Years ago I unwisely sought to help Lindsay, and so did Thompson, and this is where we went wrong. Lindsay would typically write to scores of journalists and academics, under his own name and various made-up ones, commending the brilliance of his own work. He eventually sent us the text of a self-published book he’d written, challenging us to publicly rebut it. I replied advising him that, as a strategy for publicising his views, this was unlikely to work, but offering to give him tips on how best to make a pitch to the comment editor of a newspaper. I got an abusive reply and realised there was nothing I could do for him.
Thompson was at that time blogs editor of the Daily Telegraph. This was pre-Twitter, when blogs were in vogue, and some of the Telegraph bloggers were very good (they included the science writer Tom Chivers). Thompson gave an opportunity to Lindsay to write a Telegraph blog in 2009. Editors do occasionally take a chance on writers without journalistic experience (which is indeed how I got my job at The Times, 12 years ago); sometimes they work. Moreover, Lindsay claimed scholarly expertise, depicting himself as an academic at Durham University. This was not true. He was what’s known as a college tutor at the university, but (confusingly for those unfamiliar with Durham nomenclature) this is not an academic post. It is a voluntary job, which anyone can apply to do, providing pastoral care and friendship to new undergraduates.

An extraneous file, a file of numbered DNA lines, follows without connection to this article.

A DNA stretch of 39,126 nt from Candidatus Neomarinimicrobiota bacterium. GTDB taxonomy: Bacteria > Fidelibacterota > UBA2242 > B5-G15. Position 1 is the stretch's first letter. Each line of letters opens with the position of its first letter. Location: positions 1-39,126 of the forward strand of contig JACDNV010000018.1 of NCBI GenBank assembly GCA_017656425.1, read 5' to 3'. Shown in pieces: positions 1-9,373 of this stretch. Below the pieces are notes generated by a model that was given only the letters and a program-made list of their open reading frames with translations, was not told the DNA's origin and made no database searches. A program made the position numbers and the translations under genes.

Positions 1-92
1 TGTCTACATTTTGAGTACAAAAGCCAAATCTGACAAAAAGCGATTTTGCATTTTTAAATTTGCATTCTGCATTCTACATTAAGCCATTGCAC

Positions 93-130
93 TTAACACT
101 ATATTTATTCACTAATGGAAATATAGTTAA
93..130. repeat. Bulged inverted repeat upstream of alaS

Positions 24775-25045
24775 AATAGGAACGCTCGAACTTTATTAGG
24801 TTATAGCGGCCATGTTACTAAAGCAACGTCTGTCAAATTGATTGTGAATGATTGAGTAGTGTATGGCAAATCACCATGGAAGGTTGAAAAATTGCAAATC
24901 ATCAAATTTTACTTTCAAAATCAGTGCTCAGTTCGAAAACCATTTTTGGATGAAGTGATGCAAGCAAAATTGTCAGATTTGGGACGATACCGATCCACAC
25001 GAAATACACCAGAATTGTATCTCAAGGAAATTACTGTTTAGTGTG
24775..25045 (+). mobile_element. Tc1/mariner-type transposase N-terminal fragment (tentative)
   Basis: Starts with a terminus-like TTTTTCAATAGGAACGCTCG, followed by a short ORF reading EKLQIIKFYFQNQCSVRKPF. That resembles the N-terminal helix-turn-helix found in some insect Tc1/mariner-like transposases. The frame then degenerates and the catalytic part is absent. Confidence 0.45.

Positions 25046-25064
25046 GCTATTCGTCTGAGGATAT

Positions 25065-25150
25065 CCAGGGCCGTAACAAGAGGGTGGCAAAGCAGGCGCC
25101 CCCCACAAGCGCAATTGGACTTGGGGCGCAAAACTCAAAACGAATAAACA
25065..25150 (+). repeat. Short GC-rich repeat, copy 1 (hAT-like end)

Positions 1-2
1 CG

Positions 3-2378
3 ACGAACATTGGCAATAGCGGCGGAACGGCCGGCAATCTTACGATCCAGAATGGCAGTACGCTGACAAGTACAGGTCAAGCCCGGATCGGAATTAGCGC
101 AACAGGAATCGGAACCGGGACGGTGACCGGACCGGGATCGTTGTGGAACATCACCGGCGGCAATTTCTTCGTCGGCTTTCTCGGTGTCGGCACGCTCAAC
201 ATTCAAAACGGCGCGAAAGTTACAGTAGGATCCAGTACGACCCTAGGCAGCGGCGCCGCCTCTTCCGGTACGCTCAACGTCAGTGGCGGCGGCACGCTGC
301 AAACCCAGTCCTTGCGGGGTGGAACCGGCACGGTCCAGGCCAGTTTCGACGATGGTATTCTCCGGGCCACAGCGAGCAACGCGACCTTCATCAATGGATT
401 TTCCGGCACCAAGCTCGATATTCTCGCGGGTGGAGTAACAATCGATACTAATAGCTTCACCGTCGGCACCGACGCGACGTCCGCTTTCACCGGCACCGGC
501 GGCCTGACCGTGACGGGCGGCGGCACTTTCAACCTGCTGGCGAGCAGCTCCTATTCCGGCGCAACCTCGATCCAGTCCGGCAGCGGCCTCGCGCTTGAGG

Thompson speedily realised that he’d inadvertently engaged a conspiracy theorist who’d fabricated his CV, and removed Lindsay from the newspaper’s roster. In retrospect, this brief period of appearing on the site of a national newspaper was a high point in Lindsay’s life. He has over the past decade continually lamented that he’s been persecuted and ruined by a conspiracy. This alleged conspiracy comprises Thompson and me, even though we work for different publications, cover different subjects, hold widely divergent opinions, and have never even met.
On his blog, Lindsay began inveighing against an additional member of this imaginary cabal, Vincent McAviney. I didn’t know his name but McAviney wrote to me in 2012 to seek my help. He was a recent Durham graduate, then doing a postgraduate journalism degree in London. He was worried that the abuse and conspiracy theories vented against him on Lindsay’s blog were turning up at the top of any Google search of his name. He was concerned that this would make it hard for him to embark on a career in journalism, as any prospective employer would see them. He explained that, as an undergraduate, he’d had Lindsay assigned to him as a college tutor but that he’d found Lindsay’s behaviour so strange that he requested the service be terminated. Lindsay thereafter kept trying to contact McAviney, turning up two nights in a row to a play in which he was performing. McAviney eventually alerted the college when Lindsay tried to get into his room and scratched a message in the door.
Lindsay’s abuse, calumnies and threats over the intervening years have been especially directed at the three of us. Thompson received an identical death threat to mine in 2015, saying that a contract had been taken out on our lives and we’d be killed, which was the immediate indication to us that Lindsay was the author of them. (Thompson is obviously not Jewish but Lindsay charged him with being an agent of Mossad anyway.) The security department at News UK, my employers, went to great lengths to advise me on personal safety. They made recommendations on home security, told me not to answer my front door unless I was expecting a visitor, and to vary my routes to and from work each day, My incoming mail was screened separately in the post-room.